Wednesday, 11 February 2015

Maudella 1326 Blouse

So, to make a start on my 2015 Vintage Pattern Pledge I am making a simple little blouse from some Floral cotton, that was gifted to me last year from a friend's stash, as well as a Vintage Maudella Pattern for a cute blouse with gathered detail at the center of the bust, that I can't recall where I got, probably at an op-shop

I have not had much luck working out the date for this pattern, but I would hazard a guess and say sometime from the mid 50's to early 60's. Maudella Patterns began in Yorkshire in 1937 and continued until they became New Look Patterns sometime in the 80's. Most of the ones I can find online are from the 60's and 70's, and they look much newer in the envelope design than the one I have. Actually, after looking around online, all the ones with the same font for the name are from the 1950's, so it's very likely to be a 50's pattern. I think it's nice to have a Yorkshire based Pattern in my collection, as My Grandfather is from York originally, and I still have family over there (some of which I caught up with when I was there last September)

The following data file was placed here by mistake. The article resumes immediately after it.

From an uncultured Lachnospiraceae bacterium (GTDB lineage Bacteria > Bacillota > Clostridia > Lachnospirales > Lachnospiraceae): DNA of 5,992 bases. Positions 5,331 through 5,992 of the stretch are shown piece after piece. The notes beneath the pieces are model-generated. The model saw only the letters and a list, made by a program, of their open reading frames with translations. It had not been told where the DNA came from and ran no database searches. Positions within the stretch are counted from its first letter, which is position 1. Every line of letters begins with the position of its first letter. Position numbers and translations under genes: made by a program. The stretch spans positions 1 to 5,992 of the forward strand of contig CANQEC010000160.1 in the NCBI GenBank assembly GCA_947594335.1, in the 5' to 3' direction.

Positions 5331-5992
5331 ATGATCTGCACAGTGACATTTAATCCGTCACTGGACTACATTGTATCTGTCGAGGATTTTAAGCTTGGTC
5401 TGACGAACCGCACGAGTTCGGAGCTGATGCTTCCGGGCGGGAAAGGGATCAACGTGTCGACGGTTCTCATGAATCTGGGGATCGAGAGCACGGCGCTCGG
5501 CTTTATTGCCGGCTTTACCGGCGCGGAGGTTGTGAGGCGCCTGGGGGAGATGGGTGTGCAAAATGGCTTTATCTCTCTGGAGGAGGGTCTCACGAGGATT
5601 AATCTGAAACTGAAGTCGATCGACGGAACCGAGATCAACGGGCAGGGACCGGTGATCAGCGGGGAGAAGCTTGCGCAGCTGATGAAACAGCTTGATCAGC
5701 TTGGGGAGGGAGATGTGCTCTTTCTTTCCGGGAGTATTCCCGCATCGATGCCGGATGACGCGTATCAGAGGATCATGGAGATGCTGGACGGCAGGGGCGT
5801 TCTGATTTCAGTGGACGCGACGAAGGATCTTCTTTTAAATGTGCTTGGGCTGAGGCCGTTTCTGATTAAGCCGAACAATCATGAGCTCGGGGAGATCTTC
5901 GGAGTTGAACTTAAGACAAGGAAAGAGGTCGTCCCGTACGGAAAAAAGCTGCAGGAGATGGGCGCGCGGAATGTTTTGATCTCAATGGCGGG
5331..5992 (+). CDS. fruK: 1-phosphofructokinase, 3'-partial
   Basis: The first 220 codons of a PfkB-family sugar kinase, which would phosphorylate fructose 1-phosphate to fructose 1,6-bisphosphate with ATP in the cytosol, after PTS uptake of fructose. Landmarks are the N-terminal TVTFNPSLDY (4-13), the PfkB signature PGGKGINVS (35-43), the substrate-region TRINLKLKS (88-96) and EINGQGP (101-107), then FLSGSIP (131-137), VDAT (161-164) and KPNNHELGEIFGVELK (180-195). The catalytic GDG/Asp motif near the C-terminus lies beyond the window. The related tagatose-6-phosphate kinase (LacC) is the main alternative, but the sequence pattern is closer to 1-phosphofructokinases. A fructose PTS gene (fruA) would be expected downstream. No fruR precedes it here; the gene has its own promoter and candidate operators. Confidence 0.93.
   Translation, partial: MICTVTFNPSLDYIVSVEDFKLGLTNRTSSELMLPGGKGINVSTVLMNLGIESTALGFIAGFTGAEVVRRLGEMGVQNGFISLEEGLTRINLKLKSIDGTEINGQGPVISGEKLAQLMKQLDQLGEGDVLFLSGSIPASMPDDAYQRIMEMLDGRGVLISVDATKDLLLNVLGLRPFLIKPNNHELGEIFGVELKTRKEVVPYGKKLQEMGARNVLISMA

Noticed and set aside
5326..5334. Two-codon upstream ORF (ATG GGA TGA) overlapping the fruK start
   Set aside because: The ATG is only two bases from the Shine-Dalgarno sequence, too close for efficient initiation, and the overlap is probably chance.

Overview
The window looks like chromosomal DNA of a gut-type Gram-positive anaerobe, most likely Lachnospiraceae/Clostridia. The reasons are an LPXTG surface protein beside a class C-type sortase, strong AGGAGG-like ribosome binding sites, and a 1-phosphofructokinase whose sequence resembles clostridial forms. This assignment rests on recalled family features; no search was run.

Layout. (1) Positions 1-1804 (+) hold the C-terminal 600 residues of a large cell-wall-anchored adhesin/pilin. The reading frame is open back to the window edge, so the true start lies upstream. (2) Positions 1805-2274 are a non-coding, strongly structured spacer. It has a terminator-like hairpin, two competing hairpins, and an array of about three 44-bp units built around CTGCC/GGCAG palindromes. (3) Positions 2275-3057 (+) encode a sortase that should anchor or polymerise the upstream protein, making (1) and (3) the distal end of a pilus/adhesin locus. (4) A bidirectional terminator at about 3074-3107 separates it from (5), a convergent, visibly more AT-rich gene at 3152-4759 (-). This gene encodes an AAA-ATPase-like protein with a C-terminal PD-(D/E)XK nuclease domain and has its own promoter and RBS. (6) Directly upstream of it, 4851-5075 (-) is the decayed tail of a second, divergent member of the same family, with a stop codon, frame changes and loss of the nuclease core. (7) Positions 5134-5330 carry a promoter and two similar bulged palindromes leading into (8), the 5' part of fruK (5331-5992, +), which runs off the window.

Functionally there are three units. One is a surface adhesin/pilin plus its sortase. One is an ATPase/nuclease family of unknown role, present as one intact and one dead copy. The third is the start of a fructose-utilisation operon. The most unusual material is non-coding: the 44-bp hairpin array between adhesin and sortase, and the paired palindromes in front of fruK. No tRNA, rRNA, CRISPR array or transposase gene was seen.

Maudella 1326

Some of you may argue this isn't my first Sew of the Vintage Pattern Pledge, but as my Kitty Valentine dress was NOT made from Stash fabric, I have decided not to include it. I might change my mind if I get to the end of the year and I'm short of my pledge amount.

Originally I was thinking of replacing the zip with a decorative button on the back of the neck. But then I realised it is supposed to have a side zip, so I would still need something that created an opening to widen the waist (so I can get it on over my shoulders and bust) But as I would be wearing this top with a skirt with a zip, I really don't want a zip in the waist area of my top as well. So I thought, perhaps I could have buttons down the whole length of the back. While quite impractical, it does appear to feature on quite a lot in 1950's garments.

First thing with any of my Vintage pattern projects, is to grade it up to my size. I used the same method as I outlined in my previous post, mostly adding width at the side seams, and some in the center seams.

My Graded up pattern

Original pattern versus my Graded up one

Then I pinned to my fabric and cut out the pieces, included a long thin strip to sew as button loops, and a little extra in the center back, to allow for seam/hem allowance (as it is supposed to be cut on the fold)

Then Packed the whole project away neatly into a Doculope so I didn't leave a mess all over the dining table while I was at work.

To begin with, I sewed up the darts and the neckline pleats on the 2 front pieces. I then pinned together the front center seam and pinned it to my mannequin to see if I liked it. I think the neckline is going to end up a little too high for my liking (which it did look like on the pattern envelope) and it may end up looking a little matronly. But I'm going to still sew it up as is anyway, I'm sure I'll get wear out of it (and sometimes it might be useful for me to show less cleavage....)